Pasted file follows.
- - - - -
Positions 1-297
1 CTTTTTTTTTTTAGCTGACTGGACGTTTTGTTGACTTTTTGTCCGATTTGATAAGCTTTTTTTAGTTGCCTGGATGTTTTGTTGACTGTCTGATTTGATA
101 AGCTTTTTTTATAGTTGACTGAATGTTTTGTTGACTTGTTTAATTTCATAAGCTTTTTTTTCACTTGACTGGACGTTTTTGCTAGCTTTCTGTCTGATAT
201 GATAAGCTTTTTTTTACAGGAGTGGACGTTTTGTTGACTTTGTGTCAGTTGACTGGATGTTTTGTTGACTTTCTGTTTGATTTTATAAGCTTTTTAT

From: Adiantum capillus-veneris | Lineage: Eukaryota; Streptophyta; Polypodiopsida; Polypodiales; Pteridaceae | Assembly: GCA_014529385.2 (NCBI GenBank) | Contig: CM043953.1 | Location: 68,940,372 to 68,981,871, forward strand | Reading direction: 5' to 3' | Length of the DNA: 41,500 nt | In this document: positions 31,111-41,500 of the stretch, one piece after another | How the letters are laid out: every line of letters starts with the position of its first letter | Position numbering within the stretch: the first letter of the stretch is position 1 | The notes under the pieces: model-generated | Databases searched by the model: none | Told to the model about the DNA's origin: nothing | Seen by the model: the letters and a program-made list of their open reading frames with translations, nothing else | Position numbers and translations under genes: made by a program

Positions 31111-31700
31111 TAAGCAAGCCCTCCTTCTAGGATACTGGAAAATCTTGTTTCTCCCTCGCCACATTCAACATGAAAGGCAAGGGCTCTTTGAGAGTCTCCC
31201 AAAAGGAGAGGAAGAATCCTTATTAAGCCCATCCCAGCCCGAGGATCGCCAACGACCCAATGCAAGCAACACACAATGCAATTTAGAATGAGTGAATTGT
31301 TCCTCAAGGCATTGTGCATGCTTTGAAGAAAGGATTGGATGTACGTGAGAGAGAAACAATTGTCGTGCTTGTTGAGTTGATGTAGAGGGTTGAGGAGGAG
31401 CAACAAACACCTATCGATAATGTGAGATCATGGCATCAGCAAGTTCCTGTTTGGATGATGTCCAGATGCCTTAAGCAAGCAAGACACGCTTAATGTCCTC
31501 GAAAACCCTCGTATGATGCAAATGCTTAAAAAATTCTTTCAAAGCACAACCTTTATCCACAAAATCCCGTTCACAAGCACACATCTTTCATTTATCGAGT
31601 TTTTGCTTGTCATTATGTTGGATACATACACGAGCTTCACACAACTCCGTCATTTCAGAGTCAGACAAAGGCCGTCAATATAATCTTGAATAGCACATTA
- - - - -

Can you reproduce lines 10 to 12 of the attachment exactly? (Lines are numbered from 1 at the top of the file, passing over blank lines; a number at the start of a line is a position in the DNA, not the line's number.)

31401 CAACAAACACCTATCGATAATGTGAGATCATGGCATCAGCAAGTTCCTGTTTGGATGATGTCCAGATGCCTTAAGCAAGCAAGACACGCTTAATGTCCTC
31501 GAAAACCCTCGTATGATGCAAATGCTTAAAAAATTCTTTCAAAGCACAACCTTTATCCACAAAATCCCGTTCACAAGCACACATCTTTCATTTATCGAGT
31601 TTTTGCTTGTCATTATGTTGGATACATACACGAGCTTCACACAACTCCGTCATTTCAGAGTCAGACAAAGGCCGTCAATATAATCTTGAATAGCACATTA